Wrong the USA has more than 57000 wind turbines, that is 50,000 more than the UK.

        “charging stations getting most of their electricity from coal, that is correct, even in Great Britain.”

        Wrong, they source their power from the National Grid and given that the most of EV charging is done at night, that is when the grid most likely to be sourcing power from Nuclear and Wind and least likely to be sourcing power from Coal.

        ” while wanting to go on the attack against me, didn’t take any shots at my MAIN CONTENTION that electric cars aren’t going to save the world, ”

        This is just a straw man you are offering up, no credible advocate for EV is saying that EV will save the world.

        “natural gas is a 100% clean-burning fuel, whose only residue is a bit of harmless water vapour. ”

        Wrong, The main “products” of combustion are going to be water (vapor, H2O), carbon dioxide (CO2), and nitrogen N2. That would be for complete combustion. Excess air is typically present in the combustion of natural gas, so that is additional N2 and O2 plus a very small amount of Ar. If the combustion is incomplete, you would also have CO present.

        “Africa, where Chinese companies have a near-monopoly on the production of car batteries, which use child, virtual-slave labour, to extract the cobalt from the mines.”

        Cobalt plays a vital role in catalysing the removal of sulphur in the refining of oil, the manufacture of glass and high temperature alloys, all long before EV arrived in the market, but this continued use has never concerned you. Nor has it appears the human rights abuses in many of the principal oil producing nations and the wars in the middle east.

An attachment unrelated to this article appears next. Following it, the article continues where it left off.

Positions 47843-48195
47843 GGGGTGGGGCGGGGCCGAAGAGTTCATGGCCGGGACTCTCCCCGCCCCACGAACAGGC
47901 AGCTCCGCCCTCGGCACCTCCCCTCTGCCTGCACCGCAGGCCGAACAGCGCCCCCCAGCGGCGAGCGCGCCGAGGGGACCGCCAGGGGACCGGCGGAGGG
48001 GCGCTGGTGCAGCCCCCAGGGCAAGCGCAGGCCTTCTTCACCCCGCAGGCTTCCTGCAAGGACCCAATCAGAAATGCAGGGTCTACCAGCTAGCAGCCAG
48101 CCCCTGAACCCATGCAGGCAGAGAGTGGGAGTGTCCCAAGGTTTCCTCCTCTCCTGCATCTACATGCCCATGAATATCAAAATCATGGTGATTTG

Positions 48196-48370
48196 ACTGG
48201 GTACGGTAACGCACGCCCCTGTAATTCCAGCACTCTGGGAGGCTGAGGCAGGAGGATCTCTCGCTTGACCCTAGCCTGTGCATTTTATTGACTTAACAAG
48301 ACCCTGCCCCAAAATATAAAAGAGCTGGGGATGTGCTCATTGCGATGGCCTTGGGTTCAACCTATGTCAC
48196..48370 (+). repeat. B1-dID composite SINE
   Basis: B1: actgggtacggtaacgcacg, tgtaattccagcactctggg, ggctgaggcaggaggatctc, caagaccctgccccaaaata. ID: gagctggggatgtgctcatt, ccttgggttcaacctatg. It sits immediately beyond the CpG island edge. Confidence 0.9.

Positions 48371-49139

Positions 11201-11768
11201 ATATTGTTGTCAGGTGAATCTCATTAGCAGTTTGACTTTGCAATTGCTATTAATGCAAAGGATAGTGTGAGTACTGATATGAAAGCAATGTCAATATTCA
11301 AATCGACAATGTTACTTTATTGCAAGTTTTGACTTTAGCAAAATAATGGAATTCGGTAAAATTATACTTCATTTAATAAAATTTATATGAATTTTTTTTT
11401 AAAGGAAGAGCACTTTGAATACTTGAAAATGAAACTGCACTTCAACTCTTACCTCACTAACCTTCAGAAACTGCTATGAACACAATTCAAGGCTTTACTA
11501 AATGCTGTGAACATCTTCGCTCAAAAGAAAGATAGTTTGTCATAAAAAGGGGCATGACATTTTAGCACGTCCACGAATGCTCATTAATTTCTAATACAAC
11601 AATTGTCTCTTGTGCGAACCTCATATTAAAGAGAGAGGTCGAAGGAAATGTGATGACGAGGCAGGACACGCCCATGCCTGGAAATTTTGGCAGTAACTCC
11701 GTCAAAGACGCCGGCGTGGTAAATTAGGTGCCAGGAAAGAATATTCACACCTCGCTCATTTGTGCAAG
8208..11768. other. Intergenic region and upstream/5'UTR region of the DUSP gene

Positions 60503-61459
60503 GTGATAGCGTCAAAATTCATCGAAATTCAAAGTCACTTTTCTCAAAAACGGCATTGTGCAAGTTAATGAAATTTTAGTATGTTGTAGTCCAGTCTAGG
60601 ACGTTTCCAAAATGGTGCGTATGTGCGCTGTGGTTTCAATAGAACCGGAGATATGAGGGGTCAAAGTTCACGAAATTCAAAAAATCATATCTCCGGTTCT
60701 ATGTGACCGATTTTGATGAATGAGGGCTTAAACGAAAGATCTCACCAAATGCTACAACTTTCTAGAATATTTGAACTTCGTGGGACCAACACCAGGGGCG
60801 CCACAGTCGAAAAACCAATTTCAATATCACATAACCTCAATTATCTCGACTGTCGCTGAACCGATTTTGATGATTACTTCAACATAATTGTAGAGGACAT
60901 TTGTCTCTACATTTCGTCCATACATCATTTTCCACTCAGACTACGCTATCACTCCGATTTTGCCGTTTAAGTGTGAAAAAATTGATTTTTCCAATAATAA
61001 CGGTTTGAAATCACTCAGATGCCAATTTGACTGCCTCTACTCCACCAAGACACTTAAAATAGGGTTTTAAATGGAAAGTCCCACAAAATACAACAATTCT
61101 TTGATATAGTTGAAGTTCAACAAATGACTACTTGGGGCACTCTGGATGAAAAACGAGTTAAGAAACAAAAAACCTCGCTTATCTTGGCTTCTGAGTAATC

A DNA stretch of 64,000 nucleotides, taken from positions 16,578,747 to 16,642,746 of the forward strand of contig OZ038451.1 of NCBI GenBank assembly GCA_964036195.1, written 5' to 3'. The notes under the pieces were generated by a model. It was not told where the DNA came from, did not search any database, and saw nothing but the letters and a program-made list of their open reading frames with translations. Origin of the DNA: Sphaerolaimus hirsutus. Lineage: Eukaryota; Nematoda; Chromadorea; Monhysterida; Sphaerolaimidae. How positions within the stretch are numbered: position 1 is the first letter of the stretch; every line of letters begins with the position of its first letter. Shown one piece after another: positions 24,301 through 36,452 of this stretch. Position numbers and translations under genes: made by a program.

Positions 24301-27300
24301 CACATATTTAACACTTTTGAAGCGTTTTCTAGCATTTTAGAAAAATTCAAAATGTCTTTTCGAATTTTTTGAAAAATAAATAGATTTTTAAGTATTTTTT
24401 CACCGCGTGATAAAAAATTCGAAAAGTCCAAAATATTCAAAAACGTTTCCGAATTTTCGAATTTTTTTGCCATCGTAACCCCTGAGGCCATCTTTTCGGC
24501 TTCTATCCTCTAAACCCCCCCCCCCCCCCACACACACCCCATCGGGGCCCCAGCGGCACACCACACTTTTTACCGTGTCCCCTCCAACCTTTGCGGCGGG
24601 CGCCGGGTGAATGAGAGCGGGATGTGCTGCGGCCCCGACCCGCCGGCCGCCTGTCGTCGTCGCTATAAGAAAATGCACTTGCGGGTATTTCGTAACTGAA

Also all the principal EV battery producers are working on a new generation of batteries that are Cobalt free. Also they are investing in alternate sources for Cobalt including the two mines planned in Cornwall.

        So in conclusion all your “facts” turn out to be the product of the your amusing state of willful ignorance.

        • I don’t think Lawrence has any knowledge of understanding of the world today, so has no chance of seeing anything of the future.
          People like this seem to think if the answer isn’t easy then there is no answer. Bizarre

  6. I think one of the problems is going to be at home charging. In the town where I live there are Victorian, and older, terrace houses that open straight on to the street or with very small front gardens. While some have disused rear access too narrow for many modern cars others don’t.

    I see the charging facilities for such dwellings as being a big problem. This may have an impact on the relative values of different types of housing.

    A couple of months ago my daughter was looking to buy a small property. She looked at me as daft when I asked where she would plug in an electric car. When Boris then shortened the time table to 2030 she realised her old dad is not so daft after all.

    • I suppose people without parking will have to drop their shopping off at home and park at a local multistorey with charging stations. Perhaps they can build lots of these where empty offices and shops now lie. Would keep the streets nice and empty and plenty of room for emergency vehicles if the cars go away.

  7. Quote: “Our atr quality has greatly improved during the months of Pandemic where pointless air travel has become quite reatricred.”

    You make a valid argument here about society’s irresponsible attitude towards travel. I drive a Euro 3 diesel made in the Midlands (ouch! which environmentalist threw that rotten apple at me?) and have no intention of giving it up. However, rather than use it constantly for short stop-start journeys into the local town where I live – just over a mile away – I walk as I can’t see the point of driving a vehicle on such a tiny journey where the engine is unlikely to reach optimum running temperature or deliver optimum fuel economy. The daily trip into the westcountry city where I work (23 miles away) has become a nightmare in relation to congestion. If I want to be in my place of work by 8.30am I would have to leave home before 7am in order to beat the congestion forming on the outskirts of the city. Aside from it being stressful having to be constantly caught up in slow-moving traffic, there is of course the added cost in relation to increased fuel consumption because I am travelling at a snail’s pace.